Federal Authorities Charge MIT Professor With Hiding Ties To Chinese Government

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The Great Dome and Building 10 at the Massachusetts Institute of Technology in Cambridge. (Jesse Costa/WBUR)
Massachusetts Institute of Technology in Cambridge. (Jesse Costa/WBUR)

An MIT professor was arrested Thursday morning on federal charges that he failed to disclose ties to the Chinese government as he sought — and was awarded — research grants from the U.S. government.

U.S. Attorney Andrew Lelling said its charges against Gang Chen — paired with similar charges filed last summer against Harvard chemistry professor Charles Lieber — represent his office's attempt to counter the Chinese government's effort to "siphon off U.S. technology instead of doing the work themselves."

The charges focus on Chen's behavior since 2012, while he was running a laboratory focused on nanotechnology and energy transfer.

Chen served as chair of M.I.T.'s department of mechanical engineering from 2013 to 2018. Meanwhile, his laboratory attracted over $19 million in grants from federal agencies like the Department of Defense and the Department of Energy, according to the complaint.

But the federal complaint filed Wednesday alleges that, all the while, Chen was building relationships in China — including an advisory role at SUSTech, a public university in Shenzhen, from which he secured an additional $19 million in grant funding.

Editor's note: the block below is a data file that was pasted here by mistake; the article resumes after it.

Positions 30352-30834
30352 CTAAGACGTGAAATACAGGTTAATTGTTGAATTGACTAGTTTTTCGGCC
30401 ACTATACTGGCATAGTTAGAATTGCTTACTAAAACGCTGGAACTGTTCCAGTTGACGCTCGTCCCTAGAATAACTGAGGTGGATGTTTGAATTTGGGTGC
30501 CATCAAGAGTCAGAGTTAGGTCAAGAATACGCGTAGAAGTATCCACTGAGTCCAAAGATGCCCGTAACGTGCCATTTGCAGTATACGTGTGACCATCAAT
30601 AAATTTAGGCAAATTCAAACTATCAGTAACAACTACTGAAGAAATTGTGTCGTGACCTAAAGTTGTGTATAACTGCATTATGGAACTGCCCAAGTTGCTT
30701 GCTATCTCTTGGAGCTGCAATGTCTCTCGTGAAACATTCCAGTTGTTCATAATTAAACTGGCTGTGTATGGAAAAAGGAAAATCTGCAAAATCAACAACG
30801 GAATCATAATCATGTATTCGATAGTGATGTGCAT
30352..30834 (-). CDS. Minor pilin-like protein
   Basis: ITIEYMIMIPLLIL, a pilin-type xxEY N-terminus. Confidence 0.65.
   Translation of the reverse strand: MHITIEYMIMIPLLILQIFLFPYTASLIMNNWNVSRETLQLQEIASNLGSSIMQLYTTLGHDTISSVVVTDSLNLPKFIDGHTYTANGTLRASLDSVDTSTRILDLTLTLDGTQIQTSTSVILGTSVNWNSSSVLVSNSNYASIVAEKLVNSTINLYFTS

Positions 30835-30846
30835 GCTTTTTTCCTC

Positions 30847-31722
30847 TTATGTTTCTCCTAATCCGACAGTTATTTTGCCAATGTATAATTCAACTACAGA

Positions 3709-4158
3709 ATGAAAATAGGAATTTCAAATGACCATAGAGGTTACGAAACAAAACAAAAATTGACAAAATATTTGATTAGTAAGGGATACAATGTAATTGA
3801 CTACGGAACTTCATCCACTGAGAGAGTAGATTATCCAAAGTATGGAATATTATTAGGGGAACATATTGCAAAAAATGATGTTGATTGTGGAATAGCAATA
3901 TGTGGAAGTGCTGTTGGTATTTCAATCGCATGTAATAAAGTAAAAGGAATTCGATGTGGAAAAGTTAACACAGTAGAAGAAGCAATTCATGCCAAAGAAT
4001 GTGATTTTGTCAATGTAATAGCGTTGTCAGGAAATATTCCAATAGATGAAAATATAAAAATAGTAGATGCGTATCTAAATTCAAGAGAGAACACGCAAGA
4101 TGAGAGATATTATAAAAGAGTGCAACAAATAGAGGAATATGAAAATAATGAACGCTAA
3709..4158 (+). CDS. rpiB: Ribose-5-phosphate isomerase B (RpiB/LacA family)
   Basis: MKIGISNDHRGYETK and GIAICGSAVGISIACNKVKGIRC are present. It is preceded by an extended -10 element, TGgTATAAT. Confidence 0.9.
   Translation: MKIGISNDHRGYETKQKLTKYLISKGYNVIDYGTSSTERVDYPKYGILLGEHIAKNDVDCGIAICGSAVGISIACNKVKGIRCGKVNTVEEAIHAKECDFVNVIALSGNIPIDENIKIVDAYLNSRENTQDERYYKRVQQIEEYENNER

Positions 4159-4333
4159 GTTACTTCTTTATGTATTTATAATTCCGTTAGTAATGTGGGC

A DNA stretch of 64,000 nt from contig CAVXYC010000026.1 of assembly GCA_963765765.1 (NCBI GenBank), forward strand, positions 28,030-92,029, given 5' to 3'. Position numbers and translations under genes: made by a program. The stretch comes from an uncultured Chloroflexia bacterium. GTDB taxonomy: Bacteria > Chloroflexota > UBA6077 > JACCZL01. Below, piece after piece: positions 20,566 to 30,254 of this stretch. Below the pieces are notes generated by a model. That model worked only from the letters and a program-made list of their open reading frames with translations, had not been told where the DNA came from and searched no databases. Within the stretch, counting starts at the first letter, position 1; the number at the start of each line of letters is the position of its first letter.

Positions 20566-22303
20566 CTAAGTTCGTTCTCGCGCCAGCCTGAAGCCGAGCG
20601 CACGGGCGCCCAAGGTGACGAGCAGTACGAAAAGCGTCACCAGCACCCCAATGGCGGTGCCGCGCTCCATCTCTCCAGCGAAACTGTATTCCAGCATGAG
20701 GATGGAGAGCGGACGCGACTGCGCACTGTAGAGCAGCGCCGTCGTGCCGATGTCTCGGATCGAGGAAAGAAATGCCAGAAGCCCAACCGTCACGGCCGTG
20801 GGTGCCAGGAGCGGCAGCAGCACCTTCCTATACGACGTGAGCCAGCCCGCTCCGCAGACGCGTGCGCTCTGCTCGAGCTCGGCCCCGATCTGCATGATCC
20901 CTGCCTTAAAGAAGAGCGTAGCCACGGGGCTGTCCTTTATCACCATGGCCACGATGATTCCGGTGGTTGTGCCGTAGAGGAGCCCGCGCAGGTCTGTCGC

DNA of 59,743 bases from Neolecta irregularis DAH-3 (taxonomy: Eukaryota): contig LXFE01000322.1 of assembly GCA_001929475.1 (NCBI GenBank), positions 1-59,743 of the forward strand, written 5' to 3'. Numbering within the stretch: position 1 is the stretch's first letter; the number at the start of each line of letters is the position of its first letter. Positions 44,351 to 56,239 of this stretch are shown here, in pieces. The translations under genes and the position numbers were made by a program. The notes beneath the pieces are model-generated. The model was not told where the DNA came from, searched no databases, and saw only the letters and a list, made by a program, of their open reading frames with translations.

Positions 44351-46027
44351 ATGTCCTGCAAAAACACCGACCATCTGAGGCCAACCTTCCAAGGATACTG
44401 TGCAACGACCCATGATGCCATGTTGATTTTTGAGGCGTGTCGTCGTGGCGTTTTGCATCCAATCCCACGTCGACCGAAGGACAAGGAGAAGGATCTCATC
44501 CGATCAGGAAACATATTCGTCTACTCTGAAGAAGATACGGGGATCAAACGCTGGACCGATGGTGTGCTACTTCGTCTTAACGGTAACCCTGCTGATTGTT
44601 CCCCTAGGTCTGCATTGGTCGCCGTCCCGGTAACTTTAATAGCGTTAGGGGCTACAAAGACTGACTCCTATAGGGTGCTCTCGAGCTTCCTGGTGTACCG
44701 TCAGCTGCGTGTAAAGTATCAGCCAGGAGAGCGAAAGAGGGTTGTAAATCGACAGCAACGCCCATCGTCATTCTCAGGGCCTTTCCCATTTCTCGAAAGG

Chen was obliged to disclose those ties as potential conflicts of interest both to MIT and to federal granting authorities. But the complaint alleges that he did neither, and even took pains to conceal some of those relationships in his online communication.

A screengrab from the January 13 federal complaint against Gang Chen.
A screengrab from the January 13 federal complaint against Gang Chen.

According to the complaint, the Chinese government has explicitly listed nanotechnology as a research area where it seeks to grow its understanding and capacity.

At a press conference Thursday, Lelling said that Chen's widening network of ties in his native country — like a government advisory post he allegedly accepted in 2014 — indicate that his motives were "not just about greed, but about loyalty to China."

In a statement issued Thursday afternoon, Chen's attorney, Robert Fisher, wrote that his client "has dedicated his life to scientific advancement in mechanical engineering. He loves the United States and looks forward to vigorously defending these allegations."

In his press conference, Lelling also stressed that his office's campaign against Chinese influence in the academy is about "conduct, not ethnicity." Lieber, who pleaded not guilty to similar charges in the summer, was born in the United States.

As he awaits trial, Lieber sued Harvard in October for declining to pay his legal fees.

"It is not illegal to collaborate [in] foreign research," Lelling said. "It is illegal to lie about it." Chen was born in China in 1964, but has been a naturalized American citizen for over 20 years.

"MIT was deeply distressed by the arrest of Professor Gang Chen this morning," said MIT spokeswoman Kimberly Allen. "MIT believes the integrity of research is a fundamental responsibility, and we take seriously concerns about improper influence in U.S. research."

This segment aired on January 14, 2021.


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Max Larkin Reporter, Education
Max Larkin is an education reporter.



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